Mobile Design Pattern Gallery

**** Apr212013

Theresa Neil’s Mobile Design Pattern Gallery is a more useful book on mobile usability than Mobile Usability by Jakob Neilsen. Drawing on her expertise as a user experience consultant, the author successfully presents a variety of solutions to common user interface challenges on mobile devices, such as navigation, sorting, searching, login and checkout forms, lists and toolbars.

A Visual Gallery Glossary

Jenifer Tidwell states in the book’s foreward: “To name something is to begin to understand it.” Accordingly, this book is largely a naming of patterns the author has observed in the wild. More than just a gallery, this book is a visual glossary of mobile design patterns. This act of naming is surprisingly helpful; once you know the name of a pattern, you can more easily recognize and analyze what you encounter in user interfaces every day.

At the beginning of each section, the author provides a helpful summary showing a labeled wireframe of each pattern, boiled down to its essential elements. These wireframes are followed by screenshots of each pattern in use, from a variety of mobile apps and websites. Allowing the reader to easily see the patterns in the subsequent real-world examples, the wireframes are a thoughtful addition to the book.

Light on Text

The author doesn’t make a lot of judgements on which patterns are better than others, but briefly discusses the relative merits of or best contexts for each. She also explicitly calls out a few antipatterns throughout the book, and dedicates the last chapter to them.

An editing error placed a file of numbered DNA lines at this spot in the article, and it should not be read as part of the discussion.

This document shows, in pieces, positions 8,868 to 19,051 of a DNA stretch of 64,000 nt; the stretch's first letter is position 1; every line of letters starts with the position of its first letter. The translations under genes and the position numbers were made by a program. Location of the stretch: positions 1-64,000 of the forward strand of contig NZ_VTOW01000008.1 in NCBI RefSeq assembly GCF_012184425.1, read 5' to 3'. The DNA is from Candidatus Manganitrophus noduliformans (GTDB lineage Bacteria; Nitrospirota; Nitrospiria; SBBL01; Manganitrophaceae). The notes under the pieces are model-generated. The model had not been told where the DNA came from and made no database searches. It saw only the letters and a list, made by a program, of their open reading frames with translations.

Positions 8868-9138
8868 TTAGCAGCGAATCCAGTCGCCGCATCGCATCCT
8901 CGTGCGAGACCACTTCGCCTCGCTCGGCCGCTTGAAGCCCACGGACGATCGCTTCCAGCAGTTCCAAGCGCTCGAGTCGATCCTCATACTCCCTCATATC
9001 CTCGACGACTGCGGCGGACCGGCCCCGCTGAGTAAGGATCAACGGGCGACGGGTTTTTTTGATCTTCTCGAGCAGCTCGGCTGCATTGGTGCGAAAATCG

Some of the tidbits of user interface advice left me wanting more. For example on page 60, discussing forms:

Show the user where they are and where they can go. Eliminate unnecessary fields and minimize the number of pages and steps.

This is nothing groundbreaking and really doesn’t differ much from guidelines for a desktop experience. But it left me wondering: if the number of fields have been whittled down to the bare minimum, is it best to break a checkout process into multiple pages? Or use one long screen? Is there real-world usability testing that shows advantages of one over the other?


There is still room for a definitive early text in the young field of mobile usability. I’m imagining a hybrid of Ms. Neil’s book and what Mobile Usability ought to have been. That is, a comparison and analysis of emerging patterns based on usability testing and first-hand observation of users.

Till then, Mobile Design Pattern Gallery is an excellent resource for designers solving creating mobile user interfaces.

NB There is also an accompanying website

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Author(s)Theresa Neil

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